• Do they use video on their site? There’s a reason YouTube is the second most visited search engine in the world (second to Google), and it’s because people love video and engage with it. If your prospect doesn’t have it, recommend they add it to their site.
  • Do they use content upgrades and CTAs? It is imperative that they have lead generation opportunities throughout their website.

5. Backlink profile

These elements relate to off-page SEO ranking factors and will help you see where they lie on the digital landscape.

  • What is their domain authority?
  • How many inbound links do they have?
  • How many linking root domains do they have?
  • What are high priority keyword opportunities?
  • How many indexed pages do they have?
  • How much traffic do they have and where is it coming from?

For the keyword opportunities, have a separate slide that identifies top keywords. This shows you’ve put in the research, truly understand your prospects, audience, and have a keyword strategy ready to go.

6. Competitive review

This section may not be as robust as other sections in this post, but it is just as important as the other areas of the audit, if not more so. It is so important to have a good understanding of what their top competitors are up to so that you can see how they compare, as well as identify areas they may be able to do better than their competition is.

7. Social media

Your prospect doesn’t need to be on every social platform “just because.” They just need to be where their target audience hangs out online. In the audit, have answers to:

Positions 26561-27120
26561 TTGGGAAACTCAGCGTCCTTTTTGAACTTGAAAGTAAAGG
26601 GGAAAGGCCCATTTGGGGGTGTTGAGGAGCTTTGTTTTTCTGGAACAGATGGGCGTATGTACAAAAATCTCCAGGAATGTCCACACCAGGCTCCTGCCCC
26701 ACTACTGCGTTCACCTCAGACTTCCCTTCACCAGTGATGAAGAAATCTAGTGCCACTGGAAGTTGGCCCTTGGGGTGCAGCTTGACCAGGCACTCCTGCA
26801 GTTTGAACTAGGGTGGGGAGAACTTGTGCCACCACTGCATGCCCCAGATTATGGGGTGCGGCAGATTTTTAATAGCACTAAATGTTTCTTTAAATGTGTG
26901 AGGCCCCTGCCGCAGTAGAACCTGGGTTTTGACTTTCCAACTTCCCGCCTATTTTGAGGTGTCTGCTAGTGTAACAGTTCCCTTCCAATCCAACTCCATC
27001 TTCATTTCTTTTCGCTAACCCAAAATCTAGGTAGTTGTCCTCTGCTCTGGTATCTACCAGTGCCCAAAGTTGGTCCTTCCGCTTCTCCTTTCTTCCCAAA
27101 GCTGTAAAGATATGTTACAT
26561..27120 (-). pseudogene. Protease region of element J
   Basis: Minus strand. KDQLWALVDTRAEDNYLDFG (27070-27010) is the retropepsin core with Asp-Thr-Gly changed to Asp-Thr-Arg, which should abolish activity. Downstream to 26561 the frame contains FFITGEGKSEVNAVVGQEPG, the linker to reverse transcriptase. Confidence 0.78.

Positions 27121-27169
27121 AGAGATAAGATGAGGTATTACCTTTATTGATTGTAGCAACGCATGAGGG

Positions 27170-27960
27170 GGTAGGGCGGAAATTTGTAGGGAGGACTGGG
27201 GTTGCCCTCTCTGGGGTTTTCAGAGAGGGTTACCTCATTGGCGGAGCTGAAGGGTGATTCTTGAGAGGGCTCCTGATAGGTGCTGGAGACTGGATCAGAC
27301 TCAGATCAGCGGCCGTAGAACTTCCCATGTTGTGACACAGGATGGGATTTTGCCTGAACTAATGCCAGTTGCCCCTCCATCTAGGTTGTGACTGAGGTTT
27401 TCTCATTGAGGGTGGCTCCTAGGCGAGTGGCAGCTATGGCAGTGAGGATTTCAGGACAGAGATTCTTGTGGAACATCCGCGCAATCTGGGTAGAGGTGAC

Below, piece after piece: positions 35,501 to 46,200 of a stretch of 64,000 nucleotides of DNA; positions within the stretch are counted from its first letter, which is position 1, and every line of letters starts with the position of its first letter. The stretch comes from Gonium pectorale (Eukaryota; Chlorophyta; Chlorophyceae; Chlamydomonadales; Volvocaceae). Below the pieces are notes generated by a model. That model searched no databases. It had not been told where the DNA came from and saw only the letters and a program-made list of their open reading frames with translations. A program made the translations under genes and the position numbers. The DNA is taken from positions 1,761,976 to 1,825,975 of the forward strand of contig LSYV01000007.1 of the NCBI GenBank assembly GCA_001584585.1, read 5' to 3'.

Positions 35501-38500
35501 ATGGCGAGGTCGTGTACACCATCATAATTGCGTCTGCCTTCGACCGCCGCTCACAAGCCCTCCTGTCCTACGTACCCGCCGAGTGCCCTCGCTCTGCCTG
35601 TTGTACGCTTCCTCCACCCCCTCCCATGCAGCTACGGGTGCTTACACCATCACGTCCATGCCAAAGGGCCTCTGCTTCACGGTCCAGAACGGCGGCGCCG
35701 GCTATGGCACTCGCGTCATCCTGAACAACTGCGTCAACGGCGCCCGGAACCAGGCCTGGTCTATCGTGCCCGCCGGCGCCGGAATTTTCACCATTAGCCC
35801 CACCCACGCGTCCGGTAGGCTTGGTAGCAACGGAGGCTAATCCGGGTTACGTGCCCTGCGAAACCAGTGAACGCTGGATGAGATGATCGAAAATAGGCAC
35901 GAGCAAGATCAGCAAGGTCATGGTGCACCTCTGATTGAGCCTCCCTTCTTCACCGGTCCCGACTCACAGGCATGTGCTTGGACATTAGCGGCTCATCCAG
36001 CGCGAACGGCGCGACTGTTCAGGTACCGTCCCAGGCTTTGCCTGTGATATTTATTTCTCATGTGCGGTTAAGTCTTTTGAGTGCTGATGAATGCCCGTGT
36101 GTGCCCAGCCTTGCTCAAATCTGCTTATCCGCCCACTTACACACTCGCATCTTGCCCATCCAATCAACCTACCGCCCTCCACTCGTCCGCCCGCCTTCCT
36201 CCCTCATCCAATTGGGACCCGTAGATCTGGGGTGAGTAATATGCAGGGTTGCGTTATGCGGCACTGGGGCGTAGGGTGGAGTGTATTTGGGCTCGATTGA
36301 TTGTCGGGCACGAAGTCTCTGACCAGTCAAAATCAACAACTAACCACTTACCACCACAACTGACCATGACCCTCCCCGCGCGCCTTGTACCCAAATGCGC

• What is the status of their [page on social media platform] branding, activity, and engagement?
  • Are they present on all relevant social channels?
  • Are social icons featured on their website?

8. Online reputation

Managing reputation online has never been more important. Be sure to develop a good understanding of the answers to the questions below:

  • What is their reputation across Google, Yelp, and other relevant industry platforms?
  • Does a search for their business name turn up an optimized snippet?
  • Conduct a citation profile scan, especially of Google, Yahoo, and Bing

Once all of this information is gathered, finish up the presentation with a “recommendations” slide based on your findings.

With an audit and a plan of action to follow, you’ll have a complete picture of your current prospect’s online presence and a roadmap to help them do the things they need to do to dominate their market (which will hopefully involve your help and guidance along the way).

If you liked this post, check out our Guide to Building a Small Business Marketing Consulting Practice.